Interlocking Concrete Pavers Design Patterns
Choosing A Paver Pattern
Decisions about paver laying patterns are determined by two main factors:
1. Overall formality of the design.
When choosing a paver laying pattern, keep in mind the emphasis or attention created by certain types of laying styles. The general rule of thumb is that laying pavers or tiles at a 45 degree angle to the lines of your house will draw attention to the area. This angle also has the effect of making the space look smaller than if is it was laid at 90 degree angles to the line of your home.
2. Cost considerations.
Every time a paver has to be cut, the laying costs will increase dramatically both for the time involved and the wastage of materials.
|The 45 degree herringbone pattern is becoming increasingly popular in feature outdoor living space as the pattern works well with stand-out borders and edging. It is a busy pattern to choose so it will definitely be noticed. Whereas straight or 90 degree herringbone has the ability to blend into existing paving and have a natural flow to other sections of the house.|
This side-by-side style of paving is the plainest of all paving patterns, but it has the illusion effect of seeming narrower or wider depending on the direction in which it is laid. Stretcher Bond is good if you want to make a path look longer. If you position them so that their length runs along the length of the path it will look longer. On the other hand if you want a path to look wider in a Stretch Bond pattern, lay them perpendicular to the length of the path.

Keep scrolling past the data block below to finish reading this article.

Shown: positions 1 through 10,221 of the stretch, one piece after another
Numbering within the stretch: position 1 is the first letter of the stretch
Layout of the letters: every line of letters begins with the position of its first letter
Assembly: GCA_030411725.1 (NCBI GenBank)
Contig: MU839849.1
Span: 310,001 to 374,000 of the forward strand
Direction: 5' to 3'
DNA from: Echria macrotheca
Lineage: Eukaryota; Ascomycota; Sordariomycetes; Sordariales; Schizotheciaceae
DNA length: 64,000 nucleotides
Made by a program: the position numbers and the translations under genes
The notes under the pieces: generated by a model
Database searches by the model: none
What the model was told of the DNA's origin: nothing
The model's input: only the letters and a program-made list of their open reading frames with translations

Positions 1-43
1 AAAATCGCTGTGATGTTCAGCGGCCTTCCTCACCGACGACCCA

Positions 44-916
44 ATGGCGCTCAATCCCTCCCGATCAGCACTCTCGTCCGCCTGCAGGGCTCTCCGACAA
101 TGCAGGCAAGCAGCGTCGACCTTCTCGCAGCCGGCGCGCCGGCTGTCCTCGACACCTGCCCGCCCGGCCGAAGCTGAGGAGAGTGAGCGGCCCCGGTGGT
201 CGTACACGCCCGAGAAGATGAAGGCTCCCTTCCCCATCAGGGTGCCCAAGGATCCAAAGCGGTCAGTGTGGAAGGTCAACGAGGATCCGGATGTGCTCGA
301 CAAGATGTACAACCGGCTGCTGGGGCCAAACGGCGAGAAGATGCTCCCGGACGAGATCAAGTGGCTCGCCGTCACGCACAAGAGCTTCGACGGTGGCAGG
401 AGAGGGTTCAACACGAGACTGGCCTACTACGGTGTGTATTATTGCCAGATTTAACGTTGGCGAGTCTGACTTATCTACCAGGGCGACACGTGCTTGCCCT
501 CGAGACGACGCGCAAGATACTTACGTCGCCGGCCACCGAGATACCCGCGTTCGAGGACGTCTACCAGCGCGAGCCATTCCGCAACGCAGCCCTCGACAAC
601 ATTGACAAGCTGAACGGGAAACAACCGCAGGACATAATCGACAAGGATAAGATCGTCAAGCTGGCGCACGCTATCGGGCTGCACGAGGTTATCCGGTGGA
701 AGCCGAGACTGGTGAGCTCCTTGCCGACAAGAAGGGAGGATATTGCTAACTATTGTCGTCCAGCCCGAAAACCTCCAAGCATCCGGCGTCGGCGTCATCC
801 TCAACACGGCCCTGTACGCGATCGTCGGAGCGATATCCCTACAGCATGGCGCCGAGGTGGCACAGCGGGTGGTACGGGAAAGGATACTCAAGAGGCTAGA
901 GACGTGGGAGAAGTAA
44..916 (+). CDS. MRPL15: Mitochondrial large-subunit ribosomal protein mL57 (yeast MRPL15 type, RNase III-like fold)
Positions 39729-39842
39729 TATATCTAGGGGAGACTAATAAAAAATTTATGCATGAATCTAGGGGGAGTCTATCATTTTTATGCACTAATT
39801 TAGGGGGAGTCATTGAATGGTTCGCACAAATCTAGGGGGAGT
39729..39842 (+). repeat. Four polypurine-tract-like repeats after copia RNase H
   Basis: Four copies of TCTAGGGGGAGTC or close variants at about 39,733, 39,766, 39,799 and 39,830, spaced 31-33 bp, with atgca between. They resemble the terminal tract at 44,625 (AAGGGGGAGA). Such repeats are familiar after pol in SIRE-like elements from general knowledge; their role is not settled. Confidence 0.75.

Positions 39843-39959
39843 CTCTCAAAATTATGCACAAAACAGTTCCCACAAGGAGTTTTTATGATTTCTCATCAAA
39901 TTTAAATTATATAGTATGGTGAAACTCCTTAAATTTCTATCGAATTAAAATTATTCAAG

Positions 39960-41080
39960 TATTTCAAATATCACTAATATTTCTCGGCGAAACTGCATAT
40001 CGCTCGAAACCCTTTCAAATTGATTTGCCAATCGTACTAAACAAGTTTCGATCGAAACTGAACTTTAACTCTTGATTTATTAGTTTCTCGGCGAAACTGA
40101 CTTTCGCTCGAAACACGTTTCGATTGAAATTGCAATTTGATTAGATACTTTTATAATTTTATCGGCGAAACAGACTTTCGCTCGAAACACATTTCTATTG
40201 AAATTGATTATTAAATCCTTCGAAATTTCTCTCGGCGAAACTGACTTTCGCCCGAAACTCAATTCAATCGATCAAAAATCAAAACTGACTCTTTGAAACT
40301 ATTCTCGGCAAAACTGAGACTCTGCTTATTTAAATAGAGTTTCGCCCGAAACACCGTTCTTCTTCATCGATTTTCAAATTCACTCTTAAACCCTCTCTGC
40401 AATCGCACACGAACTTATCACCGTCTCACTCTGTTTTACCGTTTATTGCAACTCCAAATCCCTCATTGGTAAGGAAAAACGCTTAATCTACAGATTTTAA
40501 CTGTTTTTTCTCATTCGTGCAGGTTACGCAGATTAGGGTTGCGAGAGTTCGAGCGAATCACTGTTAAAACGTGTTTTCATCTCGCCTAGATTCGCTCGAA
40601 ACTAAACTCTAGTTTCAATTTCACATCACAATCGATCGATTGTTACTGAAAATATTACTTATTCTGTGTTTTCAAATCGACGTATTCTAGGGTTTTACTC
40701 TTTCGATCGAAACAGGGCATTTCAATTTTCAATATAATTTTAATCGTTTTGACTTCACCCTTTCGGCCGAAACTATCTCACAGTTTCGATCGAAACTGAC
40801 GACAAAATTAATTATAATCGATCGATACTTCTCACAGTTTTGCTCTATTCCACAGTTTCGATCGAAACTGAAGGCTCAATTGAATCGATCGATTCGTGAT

Stretcher bond patterns are good for a less formal design where it is not desirable for the eye to be strongly led. The pavers tend to look more rectangular and it is also the best pattern for coping with gentle curves. Again, choosing the right size will minimize cutting but wastage will still be higher - at least 7%.
|Basket Weave is best suited to old world English landscaping themes. This style of paving can be effective if you are using recycled or old pavers as it brings out the rustic charm of cracked old textures.
A regular grid pattern looks great in formal designs and will have the least wastage (as low as 5%) as long as the designer has had the good sense to create paths and spaces sized in multiples of the selected paver's width. A one meter wide path is hardly common sense for a 400mm x 400mm paver.
Diamond patterns can look great but will require a great deal of skill and experience on the part of the contractor – many may just not be interested in the job. Wastage increases substantially at 12% and up.
Hints and Tips
- In small areas, use simple pavers and patterns, like the running bond.
- In large areas, you can break up the expanse with a variety of patterns or dividing bands.
- Curves add interest and grace to the overall design - but also loads of cutting and extra work.
- The inclusion of a header course in the same or different-colored paver can also be incorporated with all the patterns shown to create a feature around the pavement.